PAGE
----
Leaf and Yard Debris Collection
Use the maps below for up to date information on when to anticipate yard debris collection in your neighborhood. You can use the address locator bar or zooming feature of the interactive map to find your street:
Leaf and Yard debris collection efforts will generally occur in the sequence depicted on the map below:
You can use the maps below for up to date information on when to anticipate yard debris collection in your neighborhood. Use the address locator bar or zooming feature of the interactive map to find your street:
|Leaves and bulk yard debris will be collected in Areas 15-20 on Tuesday, October 22, 2019. Bulk yard debris will be collected in Area 21-25 on Wednesday, October 23, 2019.|
|Containerized yard debris will be collected in Areas 3-7 on Tuesday, October 22, 2019. Containerized leaf and yard debris will be collected in Areas 8-13 on Wednesday, October 23, 2019.|
To help us remove your leaves as quickly as possible, please:
- Do not place any yard debris piles, leaf piles or containers onto the roadway, shoulders or gutters as it creates a safety hazard for pedestrians, bicyclists and motorists and is also a violation of NYS Highway and NYS Vehicle & Traffic Law.
- Separate all small quantities of sticks, brush, yard clippings and other yard debris into reusable containers or paper bags – not plastic bags. Containers must weigh no more than 50 lbs. This allows recycling of all materials and helps avoid damage to our leaf vacuum or injury to our crew members. Small loose piles will not be collected.
- Grass clippings will not be collected. The Town of Brighton has a grass-recycling program that encourages residents to either compost their clippings or simply leave them on the lawn. Brighton residents may drop off grass clippings for composting at the Highway Department, which is located on 1941 Elmwood Ave.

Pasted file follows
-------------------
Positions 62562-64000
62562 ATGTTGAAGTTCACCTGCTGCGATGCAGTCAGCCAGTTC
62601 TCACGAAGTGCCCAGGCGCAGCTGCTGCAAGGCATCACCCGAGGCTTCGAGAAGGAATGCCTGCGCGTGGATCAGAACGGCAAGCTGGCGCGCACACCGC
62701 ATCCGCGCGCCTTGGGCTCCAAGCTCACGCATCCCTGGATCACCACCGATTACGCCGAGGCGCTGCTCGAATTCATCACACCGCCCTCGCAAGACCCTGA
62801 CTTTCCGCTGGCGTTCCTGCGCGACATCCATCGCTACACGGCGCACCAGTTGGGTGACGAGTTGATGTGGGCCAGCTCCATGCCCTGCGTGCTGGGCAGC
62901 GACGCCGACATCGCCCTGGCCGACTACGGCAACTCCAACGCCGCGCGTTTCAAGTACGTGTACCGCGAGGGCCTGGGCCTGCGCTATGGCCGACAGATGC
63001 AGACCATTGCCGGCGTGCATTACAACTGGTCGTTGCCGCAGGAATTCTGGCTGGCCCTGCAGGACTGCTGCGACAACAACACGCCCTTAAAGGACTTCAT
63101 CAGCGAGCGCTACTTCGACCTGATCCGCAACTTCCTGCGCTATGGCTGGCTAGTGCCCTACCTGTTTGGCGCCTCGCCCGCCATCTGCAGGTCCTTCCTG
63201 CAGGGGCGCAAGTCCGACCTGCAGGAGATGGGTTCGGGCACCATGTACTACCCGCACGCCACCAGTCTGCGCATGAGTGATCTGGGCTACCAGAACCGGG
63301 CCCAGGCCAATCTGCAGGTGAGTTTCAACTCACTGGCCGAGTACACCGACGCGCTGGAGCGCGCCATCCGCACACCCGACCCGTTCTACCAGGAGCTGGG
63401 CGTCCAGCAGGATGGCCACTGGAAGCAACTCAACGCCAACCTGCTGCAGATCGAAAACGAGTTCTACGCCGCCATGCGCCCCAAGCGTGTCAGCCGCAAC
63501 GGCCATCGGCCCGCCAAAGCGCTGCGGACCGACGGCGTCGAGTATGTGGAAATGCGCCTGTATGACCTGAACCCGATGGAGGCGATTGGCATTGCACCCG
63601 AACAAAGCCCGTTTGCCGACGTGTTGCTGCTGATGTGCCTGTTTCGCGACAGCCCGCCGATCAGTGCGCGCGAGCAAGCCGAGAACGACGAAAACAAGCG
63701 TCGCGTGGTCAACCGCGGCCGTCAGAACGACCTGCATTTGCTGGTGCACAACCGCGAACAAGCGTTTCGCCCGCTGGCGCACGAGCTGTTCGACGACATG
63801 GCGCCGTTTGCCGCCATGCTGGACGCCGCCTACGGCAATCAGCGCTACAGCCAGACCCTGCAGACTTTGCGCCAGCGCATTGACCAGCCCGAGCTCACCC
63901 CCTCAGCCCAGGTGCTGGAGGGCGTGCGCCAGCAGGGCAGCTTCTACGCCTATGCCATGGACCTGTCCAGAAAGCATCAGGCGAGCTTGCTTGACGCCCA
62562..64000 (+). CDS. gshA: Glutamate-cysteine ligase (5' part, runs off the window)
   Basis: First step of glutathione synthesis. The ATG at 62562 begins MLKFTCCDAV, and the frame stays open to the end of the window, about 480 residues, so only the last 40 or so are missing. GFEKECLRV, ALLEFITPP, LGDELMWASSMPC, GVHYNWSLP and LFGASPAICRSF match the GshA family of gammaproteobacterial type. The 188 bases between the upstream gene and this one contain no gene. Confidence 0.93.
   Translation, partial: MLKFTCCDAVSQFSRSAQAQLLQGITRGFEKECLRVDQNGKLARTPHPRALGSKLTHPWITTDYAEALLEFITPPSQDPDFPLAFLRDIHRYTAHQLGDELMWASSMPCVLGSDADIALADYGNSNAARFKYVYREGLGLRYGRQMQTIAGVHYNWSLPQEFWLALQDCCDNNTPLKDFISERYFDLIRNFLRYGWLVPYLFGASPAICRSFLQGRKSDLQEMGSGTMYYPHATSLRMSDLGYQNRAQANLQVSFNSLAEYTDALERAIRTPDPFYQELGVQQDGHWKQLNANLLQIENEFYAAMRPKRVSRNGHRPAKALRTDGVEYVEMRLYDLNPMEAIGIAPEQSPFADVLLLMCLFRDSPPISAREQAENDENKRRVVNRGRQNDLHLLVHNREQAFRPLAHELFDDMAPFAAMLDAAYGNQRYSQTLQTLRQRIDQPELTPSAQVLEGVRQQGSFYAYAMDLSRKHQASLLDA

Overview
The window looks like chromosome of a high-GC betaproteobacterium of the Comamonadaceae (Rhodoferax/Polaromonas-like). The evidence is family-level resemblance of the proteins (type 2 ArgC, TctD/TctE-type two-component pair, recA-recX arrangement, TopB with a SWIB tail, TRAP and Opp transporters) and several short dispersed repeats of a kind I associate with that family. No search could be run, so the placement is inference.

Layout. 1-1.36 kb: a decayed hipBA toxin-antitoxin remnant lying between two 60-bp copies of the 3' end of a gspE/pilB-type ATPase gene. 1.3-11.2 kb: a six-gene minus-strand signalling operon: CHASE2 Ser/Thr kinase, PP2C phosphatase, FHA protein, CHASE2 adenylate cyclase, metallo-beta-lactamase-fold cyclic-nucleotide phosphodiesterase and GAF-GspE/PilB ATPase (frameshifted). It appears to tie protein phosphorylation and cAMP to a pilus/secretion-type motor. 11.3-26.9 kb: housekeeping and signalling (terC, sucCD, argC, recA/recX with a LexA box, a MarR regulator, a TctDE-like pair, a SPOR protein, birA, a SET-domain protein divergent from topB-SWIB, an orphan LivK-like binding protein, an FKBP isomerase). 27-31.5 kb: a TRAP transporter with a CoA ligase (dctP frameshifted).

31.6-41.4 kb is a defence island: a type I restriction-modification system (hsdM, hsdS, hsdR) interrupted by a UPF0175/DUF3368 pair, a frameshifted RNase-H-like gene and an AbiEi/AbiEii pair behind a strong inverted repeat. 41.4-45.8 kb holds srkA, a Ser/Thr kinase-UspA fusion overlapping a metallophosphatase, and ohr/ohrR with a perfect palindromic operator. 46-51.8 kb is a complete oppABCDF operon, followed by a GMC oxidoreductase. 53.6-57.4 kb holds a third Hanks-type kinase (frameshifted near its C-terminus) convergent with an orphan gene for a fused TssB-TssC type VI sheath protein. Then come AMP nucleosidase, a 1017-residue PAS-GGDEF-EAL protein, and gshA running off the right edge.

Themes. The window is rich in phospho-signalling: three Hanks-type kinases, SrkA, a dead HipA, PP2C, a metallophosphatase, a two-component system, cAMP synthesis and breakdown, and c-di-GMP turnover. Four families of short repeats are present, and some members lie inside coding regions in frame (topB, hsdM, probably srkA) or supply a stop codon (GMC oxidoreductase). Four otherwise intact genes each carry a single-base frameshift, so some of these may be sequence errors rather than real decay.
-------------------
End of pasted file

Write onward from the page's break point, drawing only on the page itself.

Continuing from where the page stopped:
- Don’t pile leaves around fire hydrants or other obstructions. Covering hydrants can prevent firefighters from finding them when every second counts. Hidden hydrants and obstructions are also dangerous for those picking up the leaves and bulk yard debris as they may be struck, causing injury to crew members or damage to equipment.
- We do not collect stumps, rocks, stones, metal, lumber, plastics, glass, fencing or waste materials. PLEASE NO SOD.
- Do not mix household refuse with yard debris.
It's Not Too Late to Save your Leaves!
As the leaves continue to fall, many of us will use our time and/or money to rid our lawns of them. Keeping our leaves nearby is a simpler, more environmentally-friendly solution, as leaves contain nutrients that are good for the soil.
Here are some ways to make the most of your leaves:
- Mulch your leaves in place: Shred your leaves with a lawn mower and leave them on your lawn. It's faster and easier than raking or leaf blowing and adds nutrients to the soil.
- Add shredded leaves as mulch to your garden and landscape:Shredded leaves can be used as a mulch to kelp prevent weeds and keep moisture in the soil. In addition, the leaves will slowly release nutrients into the soil.
- Insulate your compost bin for the winter: Place leaves around and on top of your compost bin. This will insulate your bin and allow the material to continue to breakdown. In the spring you will have fresh compost without waiting for your pile to thaw out, and the leaves can be added to your spring compost pile.
- Compost your leaves: Leaves are a great source of browns, materials rich in carbon, that are needed to balance greens in your compost pile like food scraps and grass clippings. Compost can be used as a mulch or mixed into the garden soil. One of the biggest challenges to composting food scraps at home is the release of water into your compost bin as the food breaks down. One of the best ways to fix this is to add leaves every time you add food scraps (Hint: shredded leaves absorb water better than whole leaves).Collect and store leaves in the fall, then use them throughout the coming year. Compost provides nutrients, improves soil structure, absorbs and holds in moisture, and adds beneficial microorganisms.
Visit DEC's website for more information on backyard composting